D.C. Council faulted on Internet gambling

Inspector cites need for rebid

Question of the Day

Is it still considered bad form to talk politics during a social gathering?

View results

Supporters of the program tout its potential impact on the District’s economy and say the lottery should attract a demographic with disposable income. Proponents also say the weekly betting limit of $250 is a sufficient safeguard against serious losses.

The U.S. Department of Justice opened the door to online gaming via state lottery systems, a reversal of its position, in a recent opinion that addressed whether Illinois and New York can use out-of-state transaction processors to sell lottery tickets to adults within their borders.

Mr. Brown, who openly pushed the program at Mr. Evans‘ hearing, said the District is ruining its chance to grab the market share of Internet gambling while regulating a habit that D.C. residents indulged in anyway through offshore websites.

While other states toyed with the revenue generator, he said, “we in the District of Columbia did not wait.”

Opponents of the program say online gambling is risky business and the District should not be the first in the nation to try it. It places senior citizens at risk, they say, government and gambling should not mix, and they do not support the 50 percent split of profit between the lottery system and its vendor.

The program’s most vocal critic, Marie Drissel, was one of more than 100 witnesses who signed up to testify on the program at Thursday’s hearing.

“The law’s passage represented a reckless disregard for the public,” she said, citing problems with the lottery contract and a lack of transparency about the program’s implementation.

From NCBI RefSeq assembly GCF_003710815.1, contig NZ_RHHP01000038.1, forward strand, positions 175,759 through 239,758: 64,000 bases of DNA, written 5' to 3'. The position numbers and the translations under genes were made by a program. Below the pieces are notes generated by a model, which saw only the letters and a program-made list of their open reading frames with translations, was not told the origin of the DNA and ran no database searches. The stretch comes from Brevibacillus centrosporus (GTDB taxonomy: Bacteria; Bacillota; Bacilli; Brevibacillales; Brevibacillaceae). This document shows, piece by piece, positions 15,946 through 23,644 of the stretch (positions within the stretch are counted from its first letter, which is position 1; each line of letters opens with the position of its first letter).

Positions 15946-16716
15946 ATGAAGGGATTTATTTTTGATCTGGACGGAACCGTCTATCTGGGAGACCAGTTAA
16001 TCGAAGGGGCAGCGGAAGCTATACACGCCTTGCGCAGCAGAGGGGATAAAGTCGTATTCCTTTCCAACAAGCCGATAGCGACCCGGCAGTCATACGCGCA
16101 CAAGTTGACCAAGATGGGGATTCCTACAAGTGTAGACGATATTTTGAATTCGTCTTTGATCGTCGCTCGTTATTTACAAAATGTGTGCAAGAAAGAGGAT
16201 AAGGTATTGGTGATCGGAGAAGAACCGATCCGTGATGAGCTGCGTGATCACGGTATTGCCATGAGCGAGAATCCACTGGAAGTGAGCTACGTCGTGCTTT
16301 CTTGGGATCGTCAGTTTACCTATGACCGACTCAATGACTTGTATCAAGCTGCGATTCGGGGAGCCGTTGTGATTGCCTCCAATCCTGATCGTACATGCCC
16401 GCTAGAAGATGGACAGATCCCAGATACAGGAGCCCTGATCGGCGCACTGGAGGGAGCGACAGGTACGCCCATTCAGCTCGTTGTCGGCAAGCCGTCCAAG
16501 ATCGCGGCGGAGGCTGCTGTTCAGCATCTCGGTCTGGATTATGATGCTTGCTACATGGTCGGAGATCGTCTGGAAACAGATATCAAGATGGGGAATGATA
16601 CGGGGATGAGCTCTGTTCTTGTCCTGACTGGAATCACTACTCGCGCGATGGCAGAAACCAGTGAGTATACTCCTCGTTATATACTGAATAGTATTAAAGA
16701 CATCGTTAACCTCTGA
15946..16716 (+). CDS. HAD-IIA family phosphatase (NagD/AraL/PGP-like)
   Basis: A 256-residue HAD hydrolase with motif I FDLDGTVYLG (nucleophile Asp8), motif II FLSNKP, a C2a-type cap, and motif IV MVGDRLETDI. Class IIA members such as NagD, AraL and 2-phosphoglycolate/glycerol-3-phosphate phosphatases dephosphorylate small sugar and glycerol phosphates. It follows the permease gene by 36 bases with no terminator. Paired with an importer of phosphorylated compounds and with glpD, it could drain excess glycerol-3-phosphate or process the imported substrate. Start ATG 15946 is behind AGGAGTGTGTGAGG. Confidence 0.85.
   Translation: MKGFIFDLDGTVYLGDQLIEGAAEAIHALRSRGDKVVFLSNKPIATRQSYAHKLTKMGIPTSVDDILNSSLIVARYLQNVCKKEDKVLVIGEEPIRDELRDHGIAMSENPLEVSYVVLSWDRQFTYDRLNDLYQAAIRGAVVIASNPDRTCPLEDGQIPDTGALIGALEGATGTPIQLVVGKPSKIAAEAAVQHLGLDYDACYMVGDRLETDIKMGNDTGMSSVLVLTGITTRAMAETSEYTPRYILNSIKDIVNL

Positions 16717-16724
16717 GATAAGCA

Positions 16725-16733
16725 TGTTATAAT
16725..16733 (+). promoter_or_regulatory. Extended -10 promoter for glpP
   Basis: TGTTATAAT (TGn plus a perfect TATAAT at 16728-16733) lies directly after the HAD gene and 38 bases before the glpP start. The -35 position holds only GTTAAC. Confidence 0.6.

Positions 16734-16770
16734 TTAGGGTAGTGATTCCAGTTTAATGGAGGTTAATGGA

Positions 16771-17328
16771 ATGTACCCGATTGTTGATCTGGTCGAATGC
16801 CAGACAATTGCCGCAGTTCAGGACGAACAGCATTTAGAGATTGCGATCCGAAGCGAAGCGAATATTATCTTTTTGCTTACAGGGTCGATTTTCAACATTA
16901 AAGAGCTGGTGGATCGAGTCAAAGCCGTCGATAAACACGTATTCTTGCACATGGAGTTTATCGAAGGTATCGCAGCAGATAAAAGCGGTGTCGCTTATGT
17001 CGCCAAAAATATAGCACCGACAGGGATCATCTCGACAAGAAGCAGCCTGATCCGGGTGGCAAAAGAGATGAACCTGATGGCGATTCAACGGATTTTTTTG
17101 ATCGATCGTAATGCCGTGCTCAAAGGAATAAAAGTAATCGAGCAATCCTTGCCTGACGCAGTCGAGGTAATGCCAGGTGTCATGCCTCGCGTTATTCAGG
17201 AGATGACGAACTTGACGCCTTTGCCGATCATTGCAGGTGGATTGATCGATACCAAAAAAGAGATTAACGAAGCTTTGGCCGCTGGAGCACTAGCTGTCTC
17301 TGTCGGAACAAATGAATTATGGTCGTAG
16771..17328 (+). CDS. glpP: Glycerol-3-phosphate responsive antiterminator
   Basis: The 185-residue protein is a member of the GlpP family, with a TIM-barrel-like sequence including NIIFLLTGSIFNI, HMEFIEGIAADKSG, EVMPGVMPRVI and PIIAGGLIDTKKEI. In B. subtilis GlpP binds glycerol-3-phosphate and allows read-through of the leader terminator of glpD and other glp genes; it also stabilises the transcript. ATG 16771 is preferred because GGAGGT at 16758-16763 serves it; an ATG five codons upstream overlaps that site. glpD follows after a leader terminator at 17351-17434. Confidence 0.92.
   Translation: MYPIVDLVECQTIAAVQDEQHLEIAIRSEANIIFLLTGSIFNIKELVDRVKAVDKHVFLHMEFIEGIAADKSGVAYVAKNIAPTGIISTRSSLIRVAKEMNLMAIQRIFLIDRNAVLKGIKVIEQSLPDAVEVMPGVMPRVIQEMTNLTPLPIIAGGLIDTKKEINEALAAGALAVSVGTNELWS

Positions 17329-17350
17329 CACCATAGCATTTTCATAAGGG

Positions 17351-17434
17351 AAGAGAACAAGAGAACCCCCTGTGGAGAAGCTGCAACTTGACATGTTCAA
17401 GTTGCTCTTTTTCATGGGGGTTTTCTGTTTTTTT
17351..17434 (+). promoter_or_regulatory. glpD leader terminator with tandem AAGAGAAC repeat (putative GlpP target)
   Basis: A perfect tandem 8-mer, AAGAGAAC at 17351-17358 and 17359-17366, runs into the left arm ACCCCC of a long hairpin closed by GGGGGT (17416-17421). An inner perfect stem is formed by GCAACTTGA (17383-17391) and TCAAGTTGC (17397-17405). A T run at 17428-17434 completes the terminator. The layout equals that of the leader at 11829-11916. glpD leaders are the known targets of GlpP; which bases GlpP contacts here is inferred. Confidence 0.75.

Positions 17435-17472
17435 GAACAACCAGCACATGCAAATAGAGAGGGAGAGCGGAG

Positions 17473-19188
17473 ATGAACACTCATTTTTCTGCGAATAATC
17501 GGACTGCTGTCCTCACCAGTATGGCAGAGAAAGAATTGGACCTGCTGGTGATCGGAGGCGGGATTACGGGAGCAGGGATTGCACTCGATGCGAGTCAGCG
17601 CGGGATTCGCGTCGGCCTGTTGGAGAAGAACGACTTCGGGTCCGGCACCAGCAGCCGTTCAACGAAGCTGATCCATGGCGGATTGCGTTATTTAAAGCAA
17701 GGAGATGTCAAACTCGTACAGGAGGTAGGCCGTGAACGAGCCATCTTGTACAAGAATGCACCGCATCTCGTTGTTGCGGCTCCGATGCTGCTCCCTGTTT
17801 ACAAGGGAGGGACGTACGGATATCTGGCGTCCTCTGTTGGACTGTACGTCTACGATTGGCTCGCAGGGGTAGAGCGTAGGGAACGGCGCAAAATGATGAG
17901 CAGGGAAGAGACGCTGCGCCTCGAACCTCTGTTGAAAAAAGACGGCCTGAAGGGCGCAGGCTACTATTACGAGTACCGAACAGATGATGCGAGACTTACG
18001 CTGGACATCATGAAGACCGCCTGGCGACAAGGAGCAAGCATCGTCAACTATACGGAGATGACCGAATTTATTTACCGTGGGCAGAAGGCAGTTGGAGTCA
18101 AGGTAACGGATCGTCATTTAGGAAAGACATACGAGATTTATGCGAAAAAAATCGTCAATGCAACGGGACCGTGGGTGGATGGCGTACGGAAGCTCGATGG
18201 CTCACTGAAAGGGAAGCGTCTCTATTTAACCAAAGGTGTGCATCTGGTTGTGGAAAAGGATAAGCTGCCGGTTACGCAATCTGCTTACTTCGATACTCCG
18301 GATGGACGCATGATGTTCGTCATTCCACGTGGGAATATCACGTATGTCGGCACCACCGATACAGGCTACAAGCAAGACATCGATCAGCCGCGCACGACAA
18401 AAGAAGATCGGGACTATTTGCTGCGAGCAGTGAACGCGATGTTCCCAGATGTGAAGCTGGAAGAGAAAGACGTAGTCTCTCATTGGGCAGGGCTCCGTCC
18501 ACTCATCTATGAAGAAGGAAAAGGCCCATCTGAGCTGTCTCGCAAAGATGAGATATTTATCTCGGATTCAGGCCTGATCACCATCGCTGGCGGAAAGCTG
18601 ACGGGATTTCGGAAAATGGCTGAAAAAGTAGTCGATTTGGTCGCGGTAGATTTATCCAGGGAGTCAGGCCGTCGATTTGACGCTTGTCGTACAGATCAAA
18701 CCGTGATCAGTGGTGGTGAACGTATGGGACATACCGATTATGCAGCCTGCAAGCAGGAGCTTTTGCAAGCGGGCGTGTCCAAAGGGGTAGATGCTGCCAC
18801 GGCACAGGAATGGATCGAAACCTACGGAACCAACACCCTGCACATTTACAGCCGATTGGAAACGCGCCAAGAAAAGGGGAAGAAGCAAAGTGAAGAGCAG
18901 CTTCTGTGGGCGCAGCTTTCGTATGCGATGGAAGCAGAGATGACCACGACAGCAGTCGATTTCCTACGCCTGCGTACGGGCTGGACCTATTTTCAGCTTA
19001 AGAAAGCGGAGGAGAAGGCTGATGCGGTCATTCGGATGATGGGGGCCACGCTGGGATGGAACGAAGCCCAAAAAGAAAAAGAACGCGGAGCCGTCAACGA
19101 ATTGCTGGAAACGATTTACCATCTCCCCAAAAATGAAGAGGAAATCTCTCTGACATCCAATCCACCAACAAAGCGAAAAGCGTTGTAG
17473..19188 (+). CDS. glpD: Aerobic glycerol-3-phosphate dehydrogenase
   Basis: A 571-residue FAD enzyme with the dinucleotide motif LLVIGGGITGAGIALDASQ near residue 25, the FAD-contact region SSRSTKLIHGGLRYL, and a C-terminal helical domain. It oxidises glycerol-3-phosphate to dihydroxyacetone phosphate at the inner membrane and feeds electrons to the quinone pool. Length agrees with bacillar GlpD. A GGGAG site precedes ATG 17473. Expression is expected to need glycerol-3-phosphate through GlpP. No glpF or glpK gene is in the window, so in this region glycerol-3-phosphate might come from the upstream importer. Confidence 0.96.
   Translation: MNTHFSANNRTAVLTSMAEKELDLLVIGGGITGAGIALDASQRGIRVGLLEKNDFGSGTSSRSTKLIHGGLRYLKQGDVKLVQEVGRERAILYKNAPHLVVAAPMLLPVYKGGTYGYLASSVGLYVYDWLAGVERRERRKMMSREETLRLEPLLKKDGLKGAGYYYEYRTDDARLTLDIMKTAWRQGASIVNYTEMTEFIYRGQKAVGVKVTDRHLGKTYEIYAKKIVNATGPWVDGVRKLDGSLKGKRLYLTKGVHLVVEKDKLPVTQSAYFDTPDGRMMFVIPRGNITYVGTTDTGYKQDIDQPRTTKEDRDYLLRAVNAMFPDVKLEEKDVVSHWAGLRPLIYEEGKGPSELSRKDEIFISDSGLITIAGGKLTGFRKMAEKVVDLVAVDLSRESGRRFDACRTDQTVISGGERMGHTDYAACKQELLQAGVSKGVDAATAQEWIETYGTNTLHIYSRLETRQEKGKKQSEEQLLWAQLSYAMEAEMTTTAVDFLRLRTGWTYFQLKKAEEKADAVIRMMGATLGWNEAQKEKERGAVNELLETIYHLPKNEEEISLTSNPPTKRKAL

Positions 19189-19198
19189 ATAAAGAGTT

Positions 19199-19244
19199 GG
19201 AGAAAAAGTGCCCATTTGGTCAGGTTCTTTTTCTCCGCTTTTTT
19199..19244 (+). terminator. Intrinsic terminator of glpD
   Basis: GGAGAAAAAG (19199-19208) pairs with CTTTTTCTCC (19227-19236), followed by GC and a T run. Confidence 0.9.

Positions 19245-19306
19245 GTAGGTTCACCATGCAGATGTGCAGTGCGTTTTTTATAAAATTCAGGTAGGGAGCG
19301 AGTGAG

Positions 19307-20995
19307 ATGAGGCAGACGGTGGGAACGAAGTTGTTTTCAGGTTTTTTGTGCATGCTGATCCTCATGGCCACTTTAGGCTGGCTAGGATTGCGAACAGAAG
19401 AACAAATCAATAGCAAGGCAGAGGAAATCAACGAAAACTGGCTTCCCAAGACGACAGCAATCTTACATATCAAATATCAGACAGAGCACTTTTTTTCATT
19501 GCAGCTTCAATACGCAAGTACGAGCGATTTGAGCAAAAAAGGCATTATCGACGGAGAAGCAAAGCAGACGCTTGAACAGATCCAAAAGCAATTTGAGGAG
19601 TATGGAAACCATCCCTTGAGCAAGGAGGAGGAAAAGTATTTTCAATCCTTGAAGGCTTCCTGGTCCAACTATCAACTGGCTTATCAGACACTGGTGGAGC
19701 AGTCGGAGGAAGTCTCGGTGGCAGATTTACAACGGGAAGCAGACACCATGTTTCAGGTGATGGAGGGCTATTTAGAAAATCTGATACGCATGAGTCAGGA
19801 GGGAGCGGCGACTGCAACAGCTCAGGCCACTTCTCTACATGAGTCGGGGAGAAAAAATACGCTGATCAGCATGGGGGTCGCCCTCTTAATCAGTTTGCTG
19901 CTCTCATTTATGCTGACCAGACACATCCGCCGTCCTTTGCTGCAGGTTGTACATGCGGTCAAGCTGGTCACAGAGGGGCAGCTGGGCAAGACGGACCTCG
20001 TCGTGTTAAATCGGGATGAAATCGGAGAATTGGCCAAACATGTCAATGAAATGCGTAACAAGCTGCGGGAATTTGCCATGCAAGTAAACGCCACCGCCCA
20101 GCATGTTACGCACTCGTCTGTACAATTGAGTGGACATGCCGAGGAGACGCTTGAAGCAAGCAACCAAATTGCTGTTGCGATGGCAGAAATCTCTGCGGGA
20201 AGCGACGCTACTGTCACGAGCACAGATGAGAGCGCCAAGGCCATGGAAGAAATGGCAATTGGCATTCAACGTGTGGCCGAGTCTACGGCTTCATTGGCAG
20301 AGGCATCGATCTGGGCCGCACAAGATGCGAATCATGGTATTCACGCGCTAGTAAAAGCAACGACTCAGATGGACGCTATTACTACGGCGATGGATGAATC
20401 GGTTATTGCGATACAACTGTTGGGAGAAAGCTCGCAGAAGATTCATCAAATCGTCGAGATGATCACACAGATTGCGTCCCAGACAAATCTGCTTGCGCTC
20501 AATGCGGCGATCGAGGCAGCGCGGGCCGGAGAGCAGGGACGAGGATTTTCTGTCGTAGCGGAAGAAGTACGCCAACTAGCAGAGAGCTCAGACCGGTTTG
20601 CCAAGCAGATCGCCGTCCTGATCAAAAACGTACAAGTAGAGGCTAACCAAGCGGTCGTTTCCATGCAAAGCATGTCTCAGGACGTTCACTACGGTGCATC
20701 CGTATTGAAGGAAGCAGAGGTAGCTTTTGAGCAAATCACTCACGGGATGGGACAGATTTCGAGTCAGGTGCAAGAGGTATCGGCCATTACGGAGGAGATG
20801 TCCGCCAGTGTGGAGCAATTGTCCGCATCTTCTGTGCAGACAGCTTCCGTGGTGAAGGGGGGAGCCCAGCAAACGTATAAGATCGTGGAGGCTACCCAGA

While some of his colleagues pushed back on the program, council member Marion Barry criticized lottery officials and the chief financial officer for not moving fast enough.

“I don’t think we ought to back up on this,” said Mr. Barry, Ward 8 Democrat, who noted that the council approved it as law. “It’s not my fault, it’s not Mr. Brown’s fault, that some members of the council didn’t read this.”

© Copyright 2014 The Washington Times, LLC. Click here for reprint permission.

blog comments powered by Disqus
TWT Video Picks
You Might Also Like
  • The District of Columbia has decriminalized possession of small amounts of marijuana.  (AP Photo/Carolyn Kaster, File)

    D.C. police quietly prepping for change in law on marijuana

  • D.C. Council member and mayoral candidate David Catania, at large independent, said that although he had some concerns with the city's fiscal 2015 budget, namely the 'yoga tax,' he said issues could be addressed in next year's budget discussions. (Associated Press)

    Council overrides mayor’s veto of fiscal 2015 budget

  • 3 killed, 4 wounded Sunday in three D.C. shootings

  • D.C. Councilmember Muriel Bowser, one of seven Democrats trying to unseat the incumbent District of Columbia Mayor Vincent Gray in next week's primary, campaigns on Capitol Hill neighborhood in Washington, Thursday, March 27, 2014. Loyalists are rallying around the mayor, and few are writing him off. But his troubles have provided an opening for one of his challengers, and D.C. Councilmember Muriel Bowser appears to be taking advantage. Two polls released a week before the primary showed Bowser in a statistical tie with Gray.  (AP Photo/Manuel Balce Ceneta)

    Crime hits close to home for D.C. mayoral candidate

  • Gray

    D.C. Council to vote on Gray’s budget veto